I now have the final piece that completes the set: an official statement from a senior representative of Leo Burnett.
They write tonight to tell me:
“All creative agencies will look at different creative ideas to push boundaries and engage consumers. We will occasionally make test films to try and bring an idea to life without a request from the client. These films are for internal use only, for us to understand the power of an idea and are not for publication. This creative was never commissioned nor approved by P&G. We regret this has been made public without our approval or authorization and apologise for any offence caused.”
Or to put it another way: they looked at the ad in question as a possible approach. Decided it was a non-runner. And canned it.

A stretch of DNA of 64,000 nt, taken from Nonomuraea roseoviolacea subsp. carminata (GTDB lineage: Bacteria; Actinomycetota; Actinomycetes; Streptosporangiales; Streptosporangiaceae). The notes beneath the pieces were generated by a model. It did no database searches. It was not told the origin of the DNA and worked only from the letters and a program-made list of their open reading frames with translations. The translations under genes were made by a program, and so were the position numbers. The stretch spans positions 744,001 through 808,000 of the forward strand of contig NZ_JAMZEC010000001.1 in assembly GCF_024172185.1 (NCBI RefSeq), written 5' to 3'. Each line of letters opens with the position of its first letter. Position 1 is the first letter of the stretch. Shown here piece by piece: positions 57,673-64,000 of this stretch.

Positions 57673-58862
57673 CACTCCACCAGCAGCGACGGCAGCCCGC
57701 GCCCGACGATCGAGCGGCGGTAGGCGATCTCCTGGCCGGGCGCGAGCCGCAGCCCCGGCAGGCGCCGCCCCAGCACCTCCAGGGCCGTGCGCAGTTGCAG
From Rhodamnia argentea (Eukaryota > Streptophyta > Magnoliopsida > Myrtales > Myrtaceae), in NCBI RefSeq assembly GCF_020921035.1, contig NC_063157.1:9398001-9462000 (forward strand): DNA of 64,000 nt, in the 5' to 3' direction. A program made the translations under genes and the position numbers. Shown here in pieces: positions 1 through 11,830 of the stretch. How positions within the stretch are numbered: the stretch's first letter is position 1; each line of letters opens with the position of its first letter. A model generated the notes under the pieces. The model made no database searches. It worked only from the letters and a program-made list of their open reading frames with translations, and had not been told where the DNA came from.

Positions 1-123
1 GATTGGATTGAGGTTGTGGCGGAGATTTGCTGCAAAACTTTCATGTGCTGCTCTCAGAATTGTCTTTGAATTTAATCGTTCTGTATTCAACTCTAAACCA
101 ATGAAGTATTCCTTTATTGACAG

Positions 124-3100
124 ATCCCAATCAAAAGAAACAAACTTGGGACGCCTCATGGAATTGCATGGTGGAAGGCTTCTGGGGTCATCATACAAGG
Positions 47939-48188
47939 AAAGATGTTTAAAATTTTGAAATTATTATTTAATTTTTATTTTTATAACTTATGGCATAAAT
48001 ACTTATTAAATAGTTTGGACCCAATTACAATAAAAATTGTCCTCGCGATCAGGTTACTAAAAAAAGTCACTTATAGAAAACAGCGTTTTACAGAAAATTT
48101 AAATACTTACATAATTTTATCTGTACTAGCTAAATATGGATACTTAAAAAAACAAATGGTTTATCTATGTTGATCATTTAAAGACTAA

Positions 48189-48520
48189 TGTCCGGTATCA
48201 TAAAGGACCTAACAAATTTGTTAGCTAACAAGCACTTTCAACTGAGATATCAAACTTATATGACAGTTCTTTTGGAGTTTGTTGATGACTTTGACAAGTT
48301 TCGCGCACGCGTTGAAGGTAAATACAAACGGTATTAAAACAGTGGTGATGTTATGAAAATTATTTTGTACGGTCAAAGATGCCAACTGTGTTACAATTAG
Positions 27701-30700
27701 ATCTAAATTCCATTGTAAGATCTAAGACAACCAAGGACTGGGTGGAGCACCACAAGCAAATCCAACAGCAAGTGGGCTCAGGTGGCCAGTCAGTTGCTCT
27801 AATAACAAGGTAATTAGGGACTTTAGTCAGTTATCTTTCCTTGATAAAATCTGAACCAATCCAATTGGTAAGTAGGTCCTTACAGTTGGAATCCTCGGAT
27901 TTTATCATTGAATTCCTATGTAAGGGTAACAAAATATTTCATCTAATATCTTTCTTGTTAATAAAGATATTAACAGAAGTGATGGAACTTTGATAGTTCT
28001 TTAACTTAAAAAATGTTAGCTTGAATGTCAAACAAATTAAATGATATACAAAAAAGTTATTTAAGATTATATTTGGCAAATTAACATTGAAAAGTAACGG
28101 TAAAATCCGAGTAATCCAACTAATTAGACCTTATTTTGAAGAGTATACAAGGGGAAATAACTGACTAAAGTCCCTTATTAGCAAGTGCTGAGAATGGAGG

They confirm that P&G did not commission the work, which is consistent with P&G’s statement, leaving only the slightly intriguing question of how and why the ad finally made it into the public domain.
I am sure there is much room for speculation on that aspect of this episode, but please do it elsewhere: I am not going to do so on this blog. And any comments that do so in an overt or potentially libellous fashion will be removed.
It has been an interesting day.